Guccifer said he had breached Hillary’s server and come across evidence that other hackers were also on her server.
“For me, it was easy . . . easy for me, for everybody,” Guccifer told Fox News. “As far as I remember, yes, there were . . . up to ten, like IPs from other parts of the world.”
With Guccifer locked away in a federal prison, Comey launched a worldwide manhunt for others who might have hacked Hillary’s email server.
“Jim wanted to track down more hackers wherever they were hiding, get them in custody and bring them back to federal penitentiaries where he could have them interrogated,” said a former Justice Department prosecutor. “If he could prove conclusively that hackers, working either on their own or for foreign governments, breached Hillary’s email server and acquired America’s most vital national secrets, he would have finally got what he’d been looking for all along—the smoking gun.”
A smoldering gun—if not a smoking one—turned up unexpectedly when Iran’s Justice Ministry announced that Shahram Amiri, an Iranian nuclear scientist, had been found guilty of being an American spy and had been hanged for treason. Critics immediately blamed Amiri’s death on Hillary, who had discussed Amiri’s fate on her unsecure—and easily hackable—email system.
“I’m not going to comment on what [Amiri] may or may not have done for the United States government,” [Sen.] Tom Cotton, a member of the Senate Select Committee on Intelligence, said on “Face the Nation,” “but in the emails that were on Hillary Clinton’s private server, there were conversations among her senior advisers about this gentleman. That goes to show just how reckless and careless her decision was to put that kind of highly classified information on a private server. And I think her judgment is not suited to keep this country safe.”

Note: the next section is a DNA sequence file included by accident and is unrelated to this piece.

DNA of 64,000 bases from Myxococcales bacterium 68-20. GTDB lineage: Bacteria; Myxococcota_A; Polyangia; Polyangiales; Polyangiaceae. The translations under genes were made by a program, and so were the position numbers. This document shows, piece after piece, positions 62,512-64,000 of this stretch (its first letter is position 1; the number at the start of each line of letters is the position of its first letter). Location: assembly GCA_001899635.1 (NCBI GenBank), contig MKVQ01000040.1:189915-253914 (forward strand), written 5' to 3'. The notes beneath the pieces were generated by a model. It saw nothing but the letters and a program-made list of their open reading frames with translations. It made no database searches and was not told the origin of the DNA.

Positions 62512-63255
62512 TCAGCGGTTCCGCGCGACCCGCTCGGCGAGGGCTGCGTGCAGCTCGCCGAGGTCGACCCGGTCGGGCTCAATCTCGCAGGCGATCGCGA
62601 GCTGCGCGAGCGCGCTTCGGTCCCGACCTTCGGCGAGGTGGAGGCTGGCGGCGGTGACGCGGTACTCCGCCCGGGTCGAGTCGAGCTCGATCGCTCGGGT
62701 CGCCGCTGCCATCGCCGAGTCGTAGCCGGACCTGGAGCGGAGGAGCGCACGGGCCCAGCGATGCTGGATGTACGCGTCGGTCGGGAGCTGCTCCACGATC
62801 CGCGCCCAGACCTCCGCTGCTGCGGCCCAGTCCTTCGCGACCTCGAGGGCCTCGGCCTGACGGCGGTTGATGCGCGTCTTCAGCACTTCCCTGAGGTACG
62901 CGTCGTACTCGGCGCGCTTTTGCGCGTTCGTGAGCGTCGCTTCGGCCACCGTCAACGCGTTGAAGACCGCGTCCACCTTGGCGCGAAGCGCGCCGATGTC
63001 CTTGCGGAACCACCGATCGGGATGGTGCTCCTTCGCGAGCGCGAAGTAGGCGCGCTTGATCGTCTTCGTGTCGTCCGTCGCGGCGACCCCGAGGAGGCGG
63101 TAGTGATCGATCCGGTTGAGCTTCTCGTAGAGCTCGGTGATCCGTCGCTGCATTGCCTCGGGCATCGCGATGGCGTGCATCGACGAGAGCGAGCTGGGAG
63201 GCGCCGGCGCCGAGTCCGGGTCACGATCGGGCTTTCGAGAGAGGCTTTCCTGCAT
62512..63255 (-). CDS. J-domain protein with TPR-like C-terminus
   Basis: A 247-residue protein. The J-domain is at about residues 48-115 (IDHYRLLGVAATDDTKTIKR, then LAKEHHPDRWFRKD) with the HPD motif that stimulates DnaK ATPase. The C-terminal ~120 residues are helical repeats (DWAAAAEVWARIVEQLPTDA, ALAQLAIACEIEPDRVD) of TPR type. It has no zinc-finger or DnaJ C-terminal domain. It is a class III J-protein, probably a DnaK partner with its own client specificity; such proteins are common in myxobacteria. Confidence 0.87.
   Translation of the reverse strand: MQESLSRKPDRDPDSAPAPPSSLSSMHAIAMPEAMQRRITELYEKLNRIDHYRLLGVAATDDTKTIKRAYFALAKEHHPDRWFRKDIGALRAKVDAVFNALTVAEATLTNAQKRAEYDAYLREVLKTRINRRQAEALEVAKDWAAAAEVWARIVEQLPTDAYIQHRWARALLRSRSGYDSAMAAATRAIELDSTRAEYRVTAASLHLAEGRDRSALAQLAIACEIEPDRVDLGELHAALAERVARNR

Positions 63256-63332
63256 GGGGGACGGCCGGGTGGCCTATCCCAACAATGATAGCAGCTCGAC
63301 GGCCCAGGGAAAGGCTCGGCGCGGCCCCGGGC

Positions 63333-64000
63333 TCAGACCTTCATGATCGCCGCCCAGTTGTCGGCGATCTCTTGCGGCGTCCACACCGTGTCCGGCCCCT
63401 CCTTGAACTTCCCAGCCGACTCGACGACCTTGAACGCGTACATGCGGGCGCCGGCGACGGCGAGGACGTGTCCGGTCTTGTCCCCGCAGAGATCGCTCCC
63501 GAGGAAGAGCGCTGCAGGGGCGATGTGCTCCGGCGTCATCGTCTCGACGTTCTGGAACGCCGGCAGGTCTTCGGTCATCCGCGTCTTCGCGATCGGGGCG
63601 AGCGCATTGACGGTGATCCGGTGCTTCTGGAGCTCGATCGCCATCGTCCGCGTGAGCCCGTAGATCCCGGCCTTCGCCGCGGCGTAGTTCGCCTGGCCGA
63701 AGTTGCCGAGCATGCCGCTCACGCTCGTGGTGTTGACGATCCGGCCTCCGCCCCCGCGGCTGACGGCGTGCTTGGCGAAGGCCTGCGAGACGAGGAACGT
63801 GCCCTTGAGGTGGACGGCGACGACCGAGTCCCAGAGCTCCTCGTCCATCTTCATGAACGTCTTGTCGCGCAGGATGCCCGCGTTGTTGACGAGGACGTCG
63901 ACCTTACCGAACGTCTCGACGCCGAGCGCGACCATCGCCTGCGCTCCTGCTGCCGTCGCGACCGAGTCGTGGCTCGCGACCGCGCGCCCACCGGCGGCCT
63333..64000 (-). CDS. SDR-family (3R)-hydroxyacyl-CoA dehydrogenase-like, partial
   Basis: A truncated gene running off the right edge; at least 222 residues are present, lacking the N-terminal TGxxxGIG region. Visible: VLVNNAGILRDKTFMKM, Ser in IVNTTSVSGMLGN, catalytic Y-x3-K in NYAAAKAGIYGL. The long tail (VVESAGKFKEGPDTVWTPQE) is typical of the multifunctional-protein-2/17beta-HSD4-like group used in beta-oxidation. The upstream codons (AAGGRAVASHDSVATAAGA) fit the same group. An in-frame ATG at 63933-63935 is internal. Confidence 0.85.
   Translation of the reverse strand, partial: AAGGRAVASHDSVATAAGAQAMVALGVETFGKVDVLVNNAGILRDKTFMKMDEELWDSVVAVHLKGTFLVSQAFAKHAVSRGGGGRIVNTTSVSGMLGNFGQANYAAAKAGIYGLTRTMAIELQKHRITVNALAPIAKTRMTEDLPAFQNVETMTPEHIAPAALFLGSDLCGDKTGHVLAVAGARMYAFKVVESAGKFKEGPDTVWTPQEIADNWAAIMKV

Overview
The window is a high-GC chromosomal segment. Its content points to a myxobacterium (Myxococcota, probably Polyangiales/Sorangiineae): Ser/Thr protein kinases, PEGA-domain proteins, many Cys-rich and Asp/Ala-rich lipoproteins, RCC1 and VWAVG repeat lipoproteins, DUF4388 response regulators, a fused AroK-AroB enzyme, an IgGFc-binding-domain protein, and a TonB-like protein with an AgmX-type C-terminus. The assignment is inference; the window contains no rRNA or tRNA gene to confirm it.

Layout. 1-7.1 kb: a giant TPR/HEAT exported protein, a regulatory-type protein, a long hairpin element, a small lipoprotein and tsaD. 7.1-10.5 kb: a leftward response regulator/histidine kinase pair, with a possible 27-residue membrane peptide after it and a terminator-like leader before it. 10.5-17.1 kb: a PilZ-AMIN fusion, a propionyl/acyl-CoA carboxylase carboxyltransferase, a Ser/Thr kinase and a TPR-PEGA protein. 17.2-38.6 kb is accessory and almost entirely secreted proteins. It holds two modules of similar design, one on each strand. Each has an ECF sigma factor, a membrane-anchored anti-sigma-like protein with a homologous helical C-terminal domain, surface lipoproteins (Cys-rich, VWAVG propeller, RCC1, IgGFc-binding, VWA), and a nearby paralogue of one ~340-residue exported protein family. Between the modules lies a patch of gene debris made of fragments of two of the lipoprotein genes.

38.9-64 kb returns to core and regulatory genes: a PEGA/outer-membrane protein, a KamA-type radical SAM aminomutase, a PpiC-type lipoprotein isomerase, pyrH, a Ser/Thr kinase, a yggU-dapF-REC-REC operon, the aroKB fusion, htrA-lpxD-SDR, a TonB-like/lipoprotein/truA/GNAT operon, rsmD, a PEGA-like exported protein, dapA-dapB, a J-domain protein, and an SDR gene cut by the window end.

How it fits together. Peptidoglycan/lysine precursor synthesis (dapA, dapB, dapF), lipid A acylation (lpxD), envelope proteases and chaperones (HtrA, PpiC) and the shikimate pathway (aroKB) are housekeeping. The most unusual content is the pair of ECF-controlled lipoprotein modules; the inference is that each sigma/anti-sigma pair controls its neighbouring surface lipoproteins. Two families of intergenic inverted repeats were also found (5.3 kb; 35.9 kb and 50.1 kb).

Conservatives concurred with Cotton.
The Washington Times called Amiri’s death “the first casualty of Hillary Clinton’s server.”
“Amiri had given Iranian nuclear secrets to the CIA and used a cover story upon returning to Iran that he had been kidnapped,” wrote Abraham H. Miller, emeritus professor of political science at the University of Cincinnati and a distinguished fellow with the Haym Salomon Center. “That story was blown in Hillary Clinton’s emails, which referred to Amiri as ‘our friend’ and discussed his providing information about Iran’s nuclear program. . . . Iran confirmed his execution and his mother confirmed receiving his body. The State Department is still withholding confirmation, as if anyone cares. The tragedy of Amiri’s death is compounded by the immeasurable harm it will do to America’s ability to recruit, now and in the future, human assets. A nation’s security is often dependent on people willing to take risks that benefit it. The likelihood of that has been greatly diminished by Hillary Clinton’s flagrant disregard of the national security consequences of her reckless email use.”